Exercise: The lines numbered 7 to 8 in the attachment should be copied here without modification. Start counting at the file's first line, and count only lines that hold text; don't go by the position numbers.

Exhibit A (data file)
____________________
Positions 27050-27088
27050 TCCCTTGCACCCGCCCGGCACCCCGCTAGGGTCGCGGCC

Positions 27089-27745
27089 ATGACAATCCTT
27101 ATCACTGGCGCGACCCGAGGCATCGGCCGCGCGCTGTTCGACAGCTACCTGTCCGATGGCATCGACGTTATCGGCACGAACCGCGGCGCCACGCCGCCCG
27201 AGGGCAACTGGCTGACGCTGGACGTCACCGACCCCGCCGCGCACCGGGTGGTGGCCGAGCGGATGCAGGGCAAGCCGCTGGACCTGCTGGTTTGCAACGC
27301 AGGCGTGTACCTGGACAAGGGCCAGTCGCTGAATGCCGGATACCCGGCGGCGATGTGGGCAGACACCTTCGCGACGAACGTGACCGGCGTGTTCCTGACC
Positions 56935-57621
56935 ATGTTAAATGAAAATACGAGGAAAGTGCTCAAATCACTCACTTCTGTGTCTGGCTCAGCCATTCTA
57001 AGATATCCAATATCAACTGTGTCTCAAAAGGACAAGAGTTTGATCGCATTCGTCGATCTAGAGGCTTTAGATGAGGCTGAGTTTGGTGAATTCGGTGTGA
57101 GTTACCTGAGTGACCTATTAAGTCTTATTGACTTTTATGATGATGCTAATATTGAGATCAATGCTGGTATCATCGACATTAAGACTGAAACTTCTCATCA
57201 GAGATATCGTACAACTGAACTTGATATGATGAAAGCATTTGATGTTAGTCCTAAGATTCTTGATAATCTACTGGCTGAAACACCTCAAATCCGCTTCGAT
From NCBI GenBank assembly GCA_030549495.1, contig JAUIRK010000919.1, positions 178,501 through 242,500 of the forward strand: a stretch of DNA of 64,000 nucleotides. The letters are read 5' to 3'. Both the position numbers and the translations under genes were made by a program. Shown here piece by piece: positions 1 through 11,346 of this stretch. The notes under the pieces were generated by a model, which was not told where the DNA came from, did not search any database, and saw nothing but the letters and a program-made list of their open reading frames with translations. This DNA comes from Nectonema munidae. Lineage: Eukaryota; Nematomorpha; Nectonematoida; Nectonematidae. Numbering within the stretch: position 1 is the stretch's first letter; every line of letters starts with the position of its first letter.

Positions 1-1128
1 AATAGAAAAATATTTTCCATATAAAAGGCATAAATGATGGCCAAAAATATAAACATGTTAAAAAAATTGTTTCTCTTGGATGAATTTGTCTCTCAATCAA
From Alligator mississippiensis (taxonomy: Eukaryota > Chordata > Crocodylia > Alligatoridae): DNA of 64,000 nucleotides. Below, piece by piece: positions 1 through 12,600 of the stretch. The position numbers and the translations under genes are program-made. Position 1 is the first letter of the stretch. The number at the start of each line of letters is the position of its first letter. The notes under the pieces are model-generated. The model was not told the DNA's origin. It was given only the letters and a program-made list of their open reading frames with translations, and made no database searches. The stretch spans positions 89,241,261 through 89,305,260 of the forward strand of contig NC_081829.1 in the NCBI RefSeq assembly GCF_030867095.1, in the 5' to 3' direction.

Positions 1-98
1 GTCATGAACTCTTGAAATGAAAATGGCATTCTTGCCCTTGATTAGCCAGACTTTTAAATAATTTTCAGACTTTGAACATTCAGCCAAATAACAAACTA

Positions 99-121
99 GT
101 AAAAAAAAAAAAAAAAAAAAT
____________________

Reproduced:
27301 AGGCGTGTACCTGGACAAGGGCCAGTCGCTGAATGCCGGATACCCGGCGGCGATGTGGGCAGACACCTTCGCGACGAACGTGACCGGCGTGTTCCTGACC
Positions 56935-57621